Types of Dental X-rays
Dental X-rays help dentists see the condition of their patients’ teeth, roots, facial bone composition, and jaw placement. They also help to identify and treat any dental problems early in their development. There are two types of dental x-rays: Intraoral x-rays and Extraoral x-rays. Intraoral x-rays are the most common type of x-ray and simply means that the film is placed inside of the patient’s mouth and used to see just a specific area of the mouth. Extraoral x-rays use the film outside of the mouth and give a larger of view, which can help detect dental problems in the jaw and skull.
Bitewing x-rays show the upper and lower teeth in one area of the mouth in detail. Each bitewing x-ray shows the tooth from its crown to the level of the supporting bone. A Bitewing x-ray helps the dentist detect if there is decay between the patient’s teeth, or in the dental fillings, and if there are changes in the thickness of the bone that is caused by gum disease. These x-rays also help define the correct fit for a crown, and other dental restorations such as bridges.
Periapical X-rays allow dentists to see the patients whole tooth from the crown all the way to where the tooth attaches to the jaw. A Periapical x-ray shows all teeth in either the upper or lower portion of the jaw and helps to detect any abnormal changes in the root of the tooth and the surrounding bone structures.
Occlusal X-rays are used to track the full development and placement of the entire arch of the teeth in either the upper or lower jaw.
The Panoramic X-rays help dentists have a good look at all of the patient’s teeth in one single x-ray view. Panoramic x-rays are quite common and used to spot the position of fully developed teeth as well as developing teeth, they can also help detect impacted teeth, and aid in the diagnosis of tumors.
Tomograms can help the dentist examine structures of the mouth that are difficult to see clearly because other structures in close proximity that may block the view. These types of x-rays show a particular part of the mouth that is being examined while blurring out all other adjacent areas.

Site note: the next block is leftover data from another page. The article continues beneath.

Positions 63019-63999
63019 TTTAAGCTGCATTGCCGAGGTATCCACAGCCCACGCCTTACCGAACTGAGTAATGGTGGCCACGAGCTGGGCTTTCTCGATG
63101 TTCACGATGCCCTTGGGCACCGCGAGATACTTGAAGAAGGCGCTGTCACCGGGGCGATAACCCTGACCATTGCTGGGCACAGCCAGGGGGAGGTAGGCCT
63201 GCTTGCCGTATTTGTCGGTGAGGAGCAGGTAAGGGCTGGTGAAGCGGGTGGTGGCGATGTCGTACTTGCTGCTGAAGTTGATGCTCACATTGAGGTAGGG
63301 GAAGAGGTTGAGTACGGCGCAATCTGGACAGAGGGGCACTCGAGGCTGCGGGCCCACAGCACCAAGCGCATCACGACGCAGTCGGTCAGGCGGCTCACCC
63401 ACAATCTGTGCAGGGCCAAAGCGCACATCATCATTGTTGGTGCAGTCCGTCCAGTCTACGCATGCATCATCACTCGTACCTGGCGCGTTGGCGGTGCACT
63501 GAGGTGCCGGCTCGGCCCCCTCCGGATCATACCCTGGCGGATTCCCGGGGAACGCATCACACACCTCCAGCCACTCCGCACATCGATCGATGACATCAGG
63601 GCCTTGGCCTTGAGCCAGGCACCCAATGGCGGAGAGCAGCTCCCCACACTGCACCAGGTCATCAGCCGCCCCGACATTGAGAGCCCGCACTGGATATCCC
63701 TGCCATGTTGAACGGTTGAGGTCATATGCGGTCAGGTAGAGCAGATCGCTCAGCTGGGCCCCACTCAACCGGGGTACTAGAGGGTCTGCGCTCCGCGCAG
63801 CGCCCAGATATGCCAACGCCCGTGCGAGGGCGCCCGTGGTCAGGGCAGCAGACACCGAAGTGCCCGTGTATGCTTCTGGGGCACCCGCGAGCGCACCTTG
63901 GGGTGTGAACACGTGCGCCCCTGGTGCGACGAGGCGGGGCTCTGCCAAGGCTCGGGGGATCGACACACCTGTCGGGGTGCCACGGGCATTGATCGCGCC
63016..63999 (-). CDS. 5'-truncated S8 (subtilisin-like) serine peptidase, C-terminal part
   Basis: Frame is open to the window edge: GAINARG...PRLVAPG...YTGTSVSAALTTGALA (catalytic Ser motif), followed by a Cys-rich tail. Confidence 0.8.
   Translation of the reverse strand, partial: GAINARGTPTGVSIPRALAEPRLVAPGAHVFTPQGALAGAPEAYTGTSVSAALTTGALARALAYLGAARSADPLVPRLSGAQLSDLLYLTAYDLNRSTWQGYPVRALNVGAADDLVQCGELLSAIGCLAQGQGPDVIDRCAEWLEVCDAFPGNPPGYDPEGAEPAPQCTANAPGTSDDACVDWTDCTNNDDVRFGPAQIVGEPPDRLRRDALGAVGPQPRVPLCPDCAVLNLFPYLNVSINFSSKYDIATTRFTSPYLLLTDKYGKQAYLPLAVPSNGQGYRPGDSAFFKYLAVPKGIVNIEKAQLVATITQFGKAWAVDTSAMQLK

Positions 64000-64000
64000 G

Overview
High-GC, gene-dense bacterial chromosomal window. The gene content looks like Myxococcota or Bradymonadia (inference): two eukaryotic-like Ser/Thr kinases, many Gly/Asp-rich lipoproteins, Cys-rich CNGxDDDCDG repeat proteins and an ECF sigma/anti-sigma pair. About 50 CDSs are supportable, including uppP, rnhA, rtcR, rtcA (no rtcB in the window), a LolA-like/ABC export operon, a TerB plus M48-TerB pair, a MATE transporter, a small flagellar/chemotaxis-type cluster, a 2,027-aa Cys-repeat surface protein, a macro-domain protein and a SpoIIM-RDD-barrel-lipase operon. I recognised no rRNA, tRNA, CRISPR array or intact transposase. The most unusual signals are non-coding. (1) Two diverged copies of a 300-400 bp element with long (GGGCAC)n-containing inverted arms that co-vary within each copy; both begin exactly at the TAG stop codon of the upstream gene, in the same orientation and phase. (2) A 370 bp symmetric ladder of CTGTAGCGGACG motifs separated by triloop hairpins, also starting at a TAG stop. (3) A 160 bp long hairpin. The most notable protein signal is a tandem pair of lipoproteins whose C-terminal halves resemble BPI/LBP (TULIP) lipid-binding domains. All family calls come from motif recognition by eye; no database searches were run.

Cephalometric Projections (Ceph)
Cephalometric projections, also known as Ceph, help dentists develop treatment plans by observing an entire side of a patient’s head in order to examine the teeth in relation to the patient’s jaw and profile.
Cone Beam Computed Tomography (CBCT)
CBCT x-rays help dentists capture 3D images of the patient’s dental structure, soft tissue, nerves and bone. CBCTs can help detect problems in the gums, roots of teeth, and in the jaw. Additionally, these x-rays also assist with tooth implant placement and can help diagnose tumors in the face and mouth. These x-rays produce a high quality images which makes detecting problems very simple.
What types of problems do X-rays help detect?
X-rays help your dentist diagnose problems in your teeth and jaws.
In adults, X-rays show:
- Decay, especially small areas of decay between teeth.
- Decay beneath existing fillings.
- Bone loss in the jaw.
- Changes in the bone or root canal due to infection.
- Condition and position of teeth to help prepare for tooth implants, braces, dentures, or other dental procedures.
- Abscesses (an infection at the root of a tooth or between the gum and a tooth).
- Cysts and some types of tumors.
In children, X-rays determine:
- If decay is developing.
- If there is enough space in the mouth to fit all incoming teeth.
- If and how the wisdom teeth are developing.
- If any teeth are impacted (unable to emerge through the gums).